martes, 25 de marzo de 2008

Curious way of easing traffic jams in the city

Jose Luis, director of the Trade Commission of Spain in Chicago, sent me yesterday a link to an article about the licitation for the public parking meters in Chicago, and a link to an opinion article about why they should raise the fare of the on street public parkings...

I cannot resist some things... one of them is a nice argumentation... you know it!

Here is the link to the full article about why they should raise the fare:

Here is my small contribution to the subject.

I couldn't disagree more on this subject.

"Free curb spaces are hard to come by during busy times, especially in commercial areas".
In Chicago, or Manhattan, for example, free curb spaces in commercial areas/downtown, are not hard to find... they just don’t exist. The only thing you will find alike are the free 2 hours parking when you do some shopping.

"Because curb spaces are so much cheaper than garages, drivers continue to cruise for spaces"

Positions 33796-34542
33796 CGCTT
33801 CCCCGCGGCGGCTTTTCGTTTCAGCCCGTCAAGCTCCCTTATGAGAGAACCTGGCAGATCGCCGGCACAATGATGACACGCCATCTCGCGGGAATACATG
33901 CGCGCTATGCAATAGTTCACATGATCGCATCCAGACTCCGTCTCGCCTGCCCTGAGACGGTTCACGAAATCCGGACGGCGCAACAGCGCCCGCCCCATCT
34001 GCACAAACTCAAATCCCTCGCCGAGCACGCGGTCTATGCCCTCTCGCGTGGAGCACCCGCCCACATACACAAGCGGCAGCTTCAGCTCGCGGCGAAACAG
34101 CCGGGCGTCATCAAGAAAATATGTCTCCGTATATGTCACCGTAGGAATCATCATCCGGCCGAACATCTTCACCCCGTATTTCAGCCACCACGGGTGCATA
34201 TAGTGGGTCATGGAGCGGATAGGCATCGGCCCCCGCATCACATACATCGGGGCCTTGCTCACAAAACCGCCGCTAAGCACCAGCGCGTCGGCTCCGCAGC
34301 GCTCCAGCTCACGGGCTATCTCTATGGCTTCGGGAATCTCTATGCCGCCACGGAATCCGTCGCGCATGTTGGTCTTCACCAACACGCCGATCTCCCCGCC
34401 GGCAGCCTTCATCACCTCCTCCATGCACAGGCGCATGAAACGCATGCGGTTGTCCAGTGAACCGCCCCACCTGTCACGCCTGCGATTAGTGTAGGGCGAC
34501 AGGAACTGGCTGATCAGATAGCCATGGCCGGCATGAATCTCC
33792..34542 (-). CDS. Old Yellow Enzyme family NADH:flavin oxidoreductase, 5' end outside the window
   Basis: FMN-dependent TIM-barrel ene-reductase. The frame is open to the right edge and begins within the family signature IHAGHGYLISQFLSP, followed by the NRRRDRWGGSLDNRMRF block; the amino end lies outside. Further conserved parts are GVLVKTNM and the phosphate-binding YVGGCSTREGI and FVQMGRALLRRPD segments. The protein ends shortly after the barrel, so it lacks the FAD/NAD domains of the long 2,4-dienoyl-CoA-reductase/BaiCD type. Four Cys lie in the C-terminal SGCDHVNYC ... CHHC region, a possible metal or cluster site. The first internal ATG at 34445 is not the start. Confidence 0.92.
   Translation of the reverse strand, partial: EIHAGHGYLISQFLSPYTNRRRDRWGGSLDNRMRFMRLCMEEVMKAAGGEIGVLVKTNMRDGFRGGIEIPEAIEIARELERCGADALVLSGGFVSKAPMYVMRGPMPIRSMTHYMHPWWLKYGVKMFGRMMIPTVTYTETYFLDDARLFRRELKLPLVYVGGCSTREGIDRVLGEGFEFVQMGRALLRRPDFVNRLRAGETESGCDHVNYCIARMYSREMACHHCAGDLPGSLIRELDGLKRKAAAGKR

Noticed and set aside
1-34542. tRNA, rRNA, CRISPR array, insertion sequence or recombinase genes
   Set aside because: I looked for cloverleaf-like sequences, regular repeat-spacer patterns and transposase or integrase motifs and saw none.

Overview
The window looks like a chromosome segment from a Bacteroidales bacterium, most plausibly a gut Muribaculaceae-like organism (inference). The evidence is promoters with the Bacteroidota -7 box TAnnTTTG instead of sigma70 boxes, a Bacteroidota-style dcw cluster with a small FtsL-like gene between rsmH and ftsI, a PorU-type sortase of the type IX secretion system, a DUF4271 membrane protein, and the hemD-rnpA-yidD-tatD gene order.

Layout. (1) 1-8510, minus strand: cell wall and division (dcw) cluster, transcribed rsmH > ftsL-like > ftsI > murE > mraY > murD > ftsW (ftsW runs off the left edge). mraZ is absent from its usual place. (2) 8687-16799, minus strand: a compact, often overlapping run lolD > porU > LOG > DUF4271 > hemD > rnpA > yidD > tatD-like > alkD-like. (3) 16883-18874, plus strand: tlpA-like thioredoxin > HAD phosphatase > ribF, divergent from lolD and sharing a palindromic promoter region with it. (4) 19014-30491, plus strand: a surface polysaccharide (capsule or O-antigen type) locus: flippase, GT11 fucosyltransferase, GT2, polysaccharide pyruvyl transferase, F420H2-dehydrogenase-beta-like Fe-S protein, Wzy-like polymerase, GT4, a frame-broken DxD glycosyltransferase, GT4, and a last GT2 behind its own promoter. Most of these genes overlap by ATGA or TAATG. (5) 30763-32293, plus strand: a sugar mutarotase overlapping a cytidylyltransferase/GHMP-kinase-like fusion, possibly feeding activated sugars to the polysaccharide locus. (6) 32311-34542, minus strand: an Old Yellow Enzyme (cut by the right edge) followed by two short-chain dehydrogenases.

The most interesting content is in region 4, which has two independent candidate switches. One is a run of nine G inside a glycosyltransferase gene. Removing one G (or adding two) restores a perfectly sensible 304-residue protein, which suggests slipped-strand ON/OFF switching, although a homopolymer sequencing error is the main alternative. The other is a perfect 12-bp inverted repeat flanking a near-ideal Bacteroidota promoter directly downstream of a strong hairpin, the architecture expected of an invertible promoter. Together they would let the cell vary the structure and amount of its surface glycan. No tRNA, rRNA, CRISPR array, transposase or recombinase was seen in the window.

Well, I don't like to have to pay 12$ for half an hour of parking. Do you?

"In their view, the “shortage” of on-street spaces results because the spaces are under priced".
I would say that is pretty simplistic. The problem is not price of the on-street spaces. As you say later on in your own thoughts, many families have one car per person, and I am not talking only about the wealthiest ones. May be the problem is not only the price, may be the problem is also in the demand of those on street spaces.

“As a result, drivers cause huge amounts of wasted time, fuel, and unnecessary traffic.”
Well, I would wish that they only cause that when they search for a cheap curb space. This is not the place, but in this country people just like to create traffic jams. If anyone has visited other countries, they must have realized how fluent the traffic is, even with many more cars on the roads.

“These spaces should instead be priced high enough to ensure a few empty spaces at all times”
Well, excuse me? First, that wouldn’t be anywhere close to optimum performance, it wouldn’t be in line with what “PUBLIC PARKINGS” are expected to be, and if you want a few empty spaces at all time, you can just go to those garages you mentioned in your second point.